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Chapter 10. Drug Therapy in Pediatric Patients. Pediatric Patients. All patients younger than16 years Respond differently to drugs than the rest of the population More sensitive to drugs than other patients are Show greater individual variation

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chapter 10

Chapter 10

Drug Therapy in Pediatric Patients

pediatric patients
Pediatric Patients
  • All patients younger than16 years
  • Respond differently to drugs than the rest of the population
    • More sensitive to drugs than other patients are
    • Show greater individual variation
    • Sensitivity due mainly to organ system immaturity
    • Increased risk for adverse drug reaction
pediatric patients1
Pediatric Patients
  • Ongoing growth and development
  • Different age groups: different challenges
  • Two-thirds of drugs used in pediatrics have never been tested in pediatrics.
  • Two laws
    • Best Pharmaceuticals for Children Act—2002
    • Pediatric Research Equity Act of 2003
pediatric patients2
Pediatric Patients
  • 20% of drugs were ineffective in children even though they were effective in adults.
  • 30% of drugs caused unanticipated side effects, some of them potentially lethal.
  • 20% required dosages different from those that had been extrapolated from dosages used in adults.
pharmacokinetics neonates and infants
Pharmacokinetics: Neonates and Infants
  • Absorption
  • Distribution
  • Hepatic metabolism
  • Renal excretion
drug therapy in pediatric patients
Drug Therapy in Pediatric Patients
  • Pharmacokinetics: neonates and infants
  • Determining the concentration of a drug at its sites of action
  • Determining the intensity of duration of response
    • Elevated drug levels = more intense response
    • Delayed elimination = prolonged response
    • Immaturity of organs puts patient at risk for both of these responses.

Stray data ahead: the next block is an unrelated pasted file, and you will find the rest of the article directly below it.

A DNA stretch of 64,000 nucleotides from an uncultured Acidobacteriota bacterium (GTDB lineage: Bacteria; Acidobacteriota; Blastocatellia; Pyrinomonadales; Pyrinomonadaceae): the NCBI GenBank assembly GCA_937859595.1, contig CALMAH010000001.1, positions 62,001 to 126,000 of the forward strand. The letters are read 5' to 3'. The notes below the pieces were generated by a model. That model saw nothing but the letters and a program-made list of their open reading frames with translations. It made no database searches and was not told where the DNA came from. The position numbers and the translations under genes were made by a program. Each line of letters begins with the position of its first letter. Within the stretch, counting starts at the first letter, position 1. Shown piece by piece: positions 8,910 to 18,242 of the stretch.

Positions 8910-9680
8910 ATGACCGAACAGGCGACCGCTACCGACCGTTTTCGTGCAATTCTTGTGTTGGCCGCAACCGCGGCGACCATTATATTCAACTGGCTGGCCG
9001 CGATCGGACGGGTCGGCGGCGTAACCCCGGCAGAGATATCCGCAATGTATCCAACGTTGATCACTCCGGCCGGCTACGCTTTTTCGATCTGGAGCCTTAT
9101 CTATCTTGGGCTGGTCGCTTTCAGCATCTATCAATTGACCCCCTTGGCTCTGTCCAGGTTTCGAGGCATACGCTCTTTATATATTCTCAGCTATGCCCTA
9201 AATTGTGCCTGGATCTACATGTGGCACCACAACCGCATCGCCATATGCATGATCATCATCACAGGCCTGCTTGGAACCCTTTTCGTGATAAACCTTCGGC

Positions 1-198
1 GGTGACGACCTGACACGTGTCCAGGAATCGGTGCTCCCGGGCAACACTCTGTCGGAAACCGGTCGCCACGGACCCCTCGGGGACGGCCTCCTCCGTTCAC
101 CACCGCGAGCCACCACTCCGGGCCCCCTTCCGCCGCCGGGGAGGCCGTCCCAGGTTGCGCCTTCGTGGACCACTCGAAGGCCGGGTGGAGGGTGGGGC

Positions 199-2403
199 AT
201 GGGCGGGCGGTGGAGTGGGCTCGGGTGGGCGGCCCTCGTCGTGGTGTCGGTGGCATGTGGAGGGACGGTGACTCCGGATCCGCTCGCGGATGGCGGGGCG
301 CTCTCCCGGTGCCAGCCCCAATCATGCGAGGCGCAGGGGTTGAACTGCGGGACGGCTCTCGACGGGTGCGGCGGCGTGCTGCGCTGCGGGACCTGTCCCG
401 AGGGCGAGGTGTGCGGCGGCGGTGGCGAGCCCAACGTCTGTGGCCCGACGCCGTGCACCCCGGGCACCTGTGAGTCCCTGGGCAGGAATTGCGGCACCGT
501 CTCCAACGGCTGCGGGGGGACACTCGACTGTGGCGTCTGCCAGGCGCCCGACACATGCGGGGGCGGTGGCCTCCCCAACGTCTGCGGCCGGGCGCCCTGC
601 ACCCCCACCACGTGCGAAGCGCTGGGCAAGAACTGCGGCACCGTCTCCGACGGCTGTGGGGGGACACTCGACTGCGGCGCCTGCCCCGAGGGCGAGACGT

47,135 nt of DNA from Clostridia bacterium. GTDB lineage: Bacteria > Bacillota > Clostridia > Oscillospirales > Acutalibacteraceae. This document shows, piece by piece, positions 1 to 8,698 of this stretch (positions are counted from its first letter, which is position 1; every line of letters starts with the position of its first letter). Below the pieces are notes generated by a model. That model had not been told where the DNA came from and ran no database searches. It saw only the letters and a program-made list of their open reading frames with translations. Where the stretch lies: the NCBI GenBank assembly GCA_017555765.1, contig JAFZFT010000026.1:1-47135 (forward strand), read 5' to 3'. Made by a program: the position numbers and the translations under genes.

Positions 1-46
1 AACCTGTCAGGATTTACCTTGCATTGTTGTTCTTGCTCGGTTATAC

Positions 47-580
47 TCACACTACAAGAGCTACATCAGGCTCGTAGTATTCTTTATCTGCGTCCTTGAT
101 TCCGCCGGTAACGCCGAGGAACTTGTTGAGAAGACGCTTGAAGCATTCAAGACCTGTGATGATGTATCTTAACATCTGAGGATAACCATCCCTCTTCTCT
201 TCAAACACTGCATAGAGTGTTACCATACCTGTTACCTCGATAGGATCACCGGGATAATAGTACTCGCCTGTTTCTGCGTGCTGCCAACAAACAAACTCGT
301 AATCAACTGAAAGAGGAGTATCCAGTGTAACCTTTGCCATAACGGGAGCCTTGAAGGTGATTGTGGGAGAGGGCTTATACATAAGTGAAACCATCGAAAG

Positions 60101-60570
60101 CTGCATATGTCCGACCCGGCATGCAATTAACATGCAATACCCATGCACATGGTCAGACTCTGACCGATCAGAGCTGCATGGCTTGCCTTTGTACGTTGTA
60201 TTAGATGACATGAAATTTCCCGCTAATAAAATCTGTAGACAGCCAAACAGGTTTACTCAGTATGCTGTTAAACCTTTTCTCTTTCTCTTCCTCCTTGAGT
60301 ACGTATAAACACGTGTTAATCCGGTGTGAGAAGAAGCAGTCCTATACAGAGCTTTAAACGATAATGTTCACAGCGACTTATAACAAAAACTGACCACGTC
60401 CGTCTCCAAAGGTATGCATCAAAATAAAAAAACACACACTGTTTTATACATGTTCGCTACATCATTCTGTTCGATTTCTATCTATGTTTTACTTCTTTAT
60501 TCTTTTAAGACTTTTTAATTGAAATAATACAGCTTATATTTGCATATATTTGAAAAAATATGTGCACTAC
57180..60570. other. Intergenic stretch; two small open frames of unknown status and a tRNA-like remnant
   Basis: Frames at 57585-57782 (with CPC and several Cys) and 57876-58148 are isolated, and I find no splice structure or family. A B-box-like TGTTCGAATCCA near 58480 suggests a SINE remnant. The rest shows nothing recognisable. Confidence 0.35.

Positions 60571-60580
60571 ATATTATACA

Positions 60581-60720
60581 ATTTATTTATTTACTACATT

slide8

Fig. 10-1. Comparison of plasma drug levels in adults and infants.

A, Plasma drug levels following IV injection. Dosage was adjusted for body weight. Note that

plasma levels remain above the minimum effective concentration (MEC) much longer in the

infant. B, Plasma drug levels following subQ injection. Dosage was adjusted for body weight.

Note that both the maximum drug level and the duration of action are greater in the infant.

drug therapy in neonates and infants
Drug Therapy in Neonates and Infants
  • Increased sensitivity in infants due to:
    • Immature state of five pharmacokinetic processes:
      • Absorption
      • Protein binding of drugs
      • Blood-brain barrier
      • Hepatic metabolism
      • Renal drug excretion
pharmacokinetics neonates and infants1
Pharmacokinetics: Neonates and Infants
  • Absorption
    • Oral administration
    • Intramuscular administration
    • Percutaneous absorption
  • Distribution
    • Protein binding
    • Blood-brain barrier
pharmacokinetics neonates and infants2
Pharmacokinetics: Neonates and Infants
  • Hepatic metabolism
  • Renal excretion
pharmacokinetics children age 1 year and older
Pharmacokinetics: Children Age 1 Year and Older
  • Most pharmacokinetic parameters similar to those in adults
  • Drug sensitivity more like that for adults than for children younger than 1 year
pharmacokinetics children age 1 year and older1
Pharmacokinetics: Children Age 1 Year and Older
  • One important difference
    • Metabolize drugs faster than adults
      • Markedly faster until age 2 years; then a gradual decline
      • Sharp decline at puberty
      • May need to increase dosage or decrease interval between doses
adverse drug reactions
Adverse Drug Reactions
  • Vulnerable to unique adverse effects related to organ immaturity and ongoing growth and development
    • Age-related effects
      • Growth suppression (caused by glucocorticoids)
      • Discoloration of developing teeth (tetracyclines)
      • Kernicterus (sulfonamides)
dosage determination
Dosage Determination
  • Dosing is most commonly based on body surface area (BSA).
  • Initial pediatric dosing is, at best, an approximation.
  • Subsequent doses need to be adjusted.
  • See formula on next slide.
dosage determination1
Dosage Determination

Approximate dosage for a child =

Body surface area of the child × adult dose

1.73 m²

promoting adherence
Promoting Adherence
  • Provide patient education in writing.
  • Demonstration techniques should be included as appropriate.
promoting adherence1
Promoting Adherence
  • Effective education should include
    • Dosage size and timing
    • Route and technique of administration
    • Duration of treatment
    • Drug storage
    • The nature and time course of desired responses
    • The nature and time course of adverse responses